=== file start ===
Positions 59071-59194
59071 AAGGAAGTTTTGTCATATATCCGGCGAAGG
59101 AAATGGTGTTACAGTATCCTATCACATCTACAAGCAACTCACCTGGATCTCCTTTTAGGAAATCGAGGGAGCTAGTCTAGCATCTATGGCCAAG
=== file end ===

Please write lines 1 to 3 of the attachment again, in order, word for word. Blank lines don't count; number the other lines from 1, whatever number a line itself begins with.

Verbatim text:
Positions 59071-59194
59071 AAGGAAGTTTTGTCATATATCCGGCGAAGG
59101 AAATGGTGTTACAGTATCCTATCACATCTACAAGCAACTCACCTGGATCTCCTTTTAGGAAATCGAGGGAGCTAGTCTAGCATCTATGGCCAAG